The Fifth Dimension is a very strange place, if one happens to be a physicist and not, say, a popular singing group from the 1960s. Last October an intriguing paper appeared on the arXiv regarding new computer simulations of what happens mathematically to black holes when you analyze them in five dimensions - assuming that the fifth dimension is "compactified."
Let's take a closer look at what we mean by a "fifth dimension." The notion dates back to an early 20th century attempt to unify gravity and electromagnetism. Albert Einstein's theory of relativity unified three-dimensional space with the fourth dimension of time, and merged gravity and acceleration, attributing the force of gravity to the warping of the fabric of space-time.
DNEWS VIDEO: THE MILKY WAY'S BLACK HOLE.
Inspired by Einstein's work, in 1919, a Polish mathematician named Theodr Kaluza proposed that electromagnetism might be due to a similar warping of an unseen fifth spatial dimension. By reworking Einstein's equations in five dimensions (four spatial, one temporal), Kaluza believed that he could merge the two forces. He envisioned light as a disturbance caused by the rippling of the higher dimension just beyond human perception, much as fish in a pond can only see the shadows of the ripples across the water's surface caused by raindrops.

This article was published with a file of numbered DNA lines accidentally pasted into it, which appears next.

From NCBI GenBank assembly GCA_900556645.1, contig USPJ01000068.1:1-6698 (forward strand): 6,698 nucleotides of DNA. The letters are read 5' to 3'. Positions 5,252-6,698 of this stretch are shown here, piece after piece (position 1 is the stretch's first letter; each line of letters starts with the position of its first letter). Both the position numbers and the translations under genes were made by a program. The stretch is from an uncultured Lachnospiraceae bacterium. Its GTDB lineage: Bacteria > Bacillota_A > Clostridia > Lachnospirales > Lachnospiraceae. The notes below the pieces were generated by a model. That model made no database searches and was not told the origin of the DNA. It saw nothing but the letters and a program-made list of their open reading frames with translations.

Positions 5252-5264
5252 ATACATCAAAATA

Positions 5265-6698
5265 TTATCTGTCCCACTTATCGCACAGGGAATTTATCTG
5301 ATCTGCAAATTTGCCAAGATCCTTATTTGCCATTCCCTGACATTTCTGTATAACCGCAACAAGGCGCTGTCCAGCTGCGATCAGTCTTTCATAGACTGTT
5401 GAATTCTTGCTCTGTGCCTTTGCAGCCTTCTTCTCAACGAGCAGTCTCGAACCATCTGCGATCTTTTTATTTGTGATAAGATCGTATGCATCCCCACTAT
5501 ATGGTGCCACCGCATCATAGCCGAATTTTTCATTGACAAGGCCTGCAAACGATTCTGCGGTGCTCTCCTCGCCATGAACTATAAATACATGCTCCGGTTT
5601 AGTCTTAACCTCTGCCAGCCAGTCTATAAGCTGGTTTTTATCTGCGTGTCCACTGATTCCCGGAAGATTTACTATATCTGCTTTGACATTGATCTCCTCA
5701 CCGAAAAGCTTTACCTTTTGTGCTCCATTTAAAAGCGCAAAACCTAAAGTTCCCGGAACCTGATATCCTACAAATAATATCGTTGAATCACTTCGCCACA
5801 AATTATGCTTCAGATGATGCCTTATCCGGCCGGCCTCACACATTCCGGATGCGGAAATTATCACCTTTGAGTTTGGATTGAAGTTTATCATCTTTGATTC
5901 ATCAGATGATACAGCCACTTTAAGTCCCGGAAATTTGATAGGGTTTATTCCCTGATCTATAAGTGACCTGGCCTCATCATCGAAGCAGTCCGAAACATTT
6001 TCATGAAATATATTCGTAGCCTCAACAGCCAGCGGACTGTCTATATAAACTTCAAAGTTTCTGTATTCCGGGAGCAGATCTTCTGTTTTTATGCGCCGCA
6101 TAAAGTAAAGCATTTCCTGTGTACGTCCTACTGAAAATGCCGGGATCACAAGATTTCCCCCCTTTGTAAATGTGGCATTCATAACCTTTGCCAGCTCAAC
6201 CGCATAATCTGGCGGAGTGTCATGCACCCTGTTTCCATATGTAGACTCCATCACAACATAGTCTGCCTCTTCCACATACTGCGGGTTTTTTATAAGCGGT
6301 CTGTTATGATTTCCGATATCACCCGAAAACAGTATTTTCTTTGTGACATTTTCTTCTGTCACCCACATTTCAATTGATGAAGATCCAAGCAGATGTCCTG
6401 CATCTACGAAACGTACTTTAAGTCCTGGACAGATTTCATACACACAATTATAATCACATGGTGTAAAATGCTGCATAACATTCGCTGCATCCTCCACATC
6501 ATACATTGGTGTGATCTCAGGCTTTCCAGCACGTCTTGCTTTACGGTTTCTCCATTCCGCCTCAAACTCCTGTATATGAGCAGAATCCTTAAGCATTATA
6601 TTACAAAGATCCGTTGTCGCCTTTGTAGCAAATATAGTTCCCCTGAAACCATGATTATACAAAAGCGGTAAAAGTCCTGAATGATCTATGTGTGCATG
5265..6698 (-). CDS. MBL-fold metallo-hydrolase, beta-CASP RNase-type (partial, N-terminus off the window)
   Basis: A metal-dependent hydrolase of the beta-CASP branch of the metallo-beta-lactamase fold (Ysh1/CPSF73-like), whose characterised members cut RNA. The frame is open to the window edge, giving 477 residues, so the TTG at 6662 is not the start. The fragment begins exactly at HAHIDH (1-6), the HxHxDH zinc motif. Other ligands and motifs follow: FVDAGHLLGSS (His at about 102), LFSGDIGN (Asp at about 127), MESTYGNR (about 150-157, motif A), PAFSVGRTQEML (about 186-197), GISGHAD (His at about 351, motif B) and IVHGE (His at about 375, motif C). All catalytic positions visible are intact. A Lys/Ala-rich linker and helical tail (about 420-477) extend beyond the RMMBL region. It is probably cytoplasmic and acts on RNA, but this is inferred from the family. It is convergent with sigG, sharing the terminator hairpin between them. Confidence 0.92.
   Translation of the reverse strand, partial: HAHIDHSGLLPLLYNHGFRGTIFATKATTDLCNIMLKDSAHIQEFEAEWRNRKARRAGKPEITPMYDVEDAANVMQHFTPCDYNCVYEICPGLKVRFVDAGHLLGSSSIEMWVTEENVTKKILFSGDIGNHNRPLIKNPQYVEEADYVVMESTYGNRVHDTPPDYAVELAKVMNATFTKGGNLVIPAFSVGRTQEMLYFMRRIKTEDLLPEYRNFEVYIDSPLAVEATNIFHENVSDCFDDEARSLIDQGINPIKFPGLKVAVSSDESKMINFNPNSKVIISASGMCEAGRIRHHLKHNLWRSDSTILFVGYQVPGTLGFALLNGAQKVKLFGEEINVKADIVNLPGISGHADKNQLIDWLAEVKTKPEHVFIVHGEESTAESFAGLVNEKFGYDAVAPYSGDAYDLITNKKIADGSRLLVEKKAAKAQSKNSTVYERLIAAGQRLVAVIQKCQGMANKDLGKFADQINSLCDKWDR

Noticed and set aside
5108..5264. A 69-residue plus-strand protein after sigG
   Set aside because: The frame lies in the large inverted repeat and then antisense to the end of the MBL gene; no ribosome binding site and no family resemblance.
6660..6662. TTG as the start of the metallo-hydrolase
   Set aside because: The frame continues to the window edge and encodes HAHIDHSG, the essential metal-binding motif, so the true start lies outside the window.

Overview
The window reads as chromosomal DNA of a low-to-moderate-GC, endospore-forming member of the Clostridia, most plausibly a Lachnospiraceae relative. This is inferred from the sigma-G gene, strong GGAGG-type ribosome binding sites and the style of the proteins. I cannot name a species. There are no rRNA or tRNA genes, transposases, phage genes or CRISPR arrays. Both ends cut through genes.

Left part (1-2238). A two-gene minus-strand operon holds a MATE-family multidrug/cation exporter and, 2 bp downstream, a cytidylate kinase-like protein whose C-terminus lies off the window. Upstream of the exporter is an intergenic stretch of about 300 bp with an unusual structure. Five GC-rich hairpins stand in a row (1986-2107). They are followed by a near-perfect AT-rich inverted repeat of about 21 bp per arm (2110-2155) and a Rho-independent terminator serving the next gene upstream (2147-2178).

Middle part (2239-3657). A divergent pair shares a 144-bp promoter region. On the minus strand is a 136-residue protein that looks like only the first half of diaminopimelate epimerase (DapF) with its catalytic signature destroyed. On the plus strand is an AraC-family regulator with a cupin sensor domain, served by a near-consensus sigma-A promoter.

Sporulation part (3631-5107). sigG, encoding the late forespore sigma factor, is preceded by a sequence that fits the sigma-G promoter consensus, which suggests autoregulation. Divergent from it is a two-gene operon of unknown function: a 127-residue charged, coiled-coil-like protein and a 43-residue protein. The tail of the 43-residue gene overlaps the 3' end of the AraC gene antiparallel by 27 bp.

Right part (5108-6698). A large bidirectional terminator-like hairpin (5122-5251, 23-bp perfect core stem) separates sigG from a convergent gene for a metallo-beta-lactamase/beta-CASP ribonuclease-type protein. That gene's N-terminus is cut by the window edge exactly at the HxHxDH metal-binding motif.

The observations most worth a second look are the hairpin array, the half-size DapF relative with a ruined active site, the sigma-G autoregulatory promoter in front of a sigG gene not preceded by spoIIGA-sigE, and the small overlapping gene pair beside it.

Okay, so what is this compactification nonsense? Well, Kaluza's theory raised an obvious question: if there is a fifth dimension, why can't we see it?
Enter Oskar Klein, a Swedish mathematician who argued that this hypothetical fifth dimension could simply be so tiny that not even atoms that could pass into it. Specifically, it would have to be curled up ("compactified") into a tiny ball much, much smaller than an atom.
String theorists adapted these "Kaluza-Klein models" in the 1970s. According to string theory, there are the three full-sized spatial dimensions we experience every day, one dimension of time, and six extra dimensions crumpled up at the Planck scale like itty-bitty wads of paper.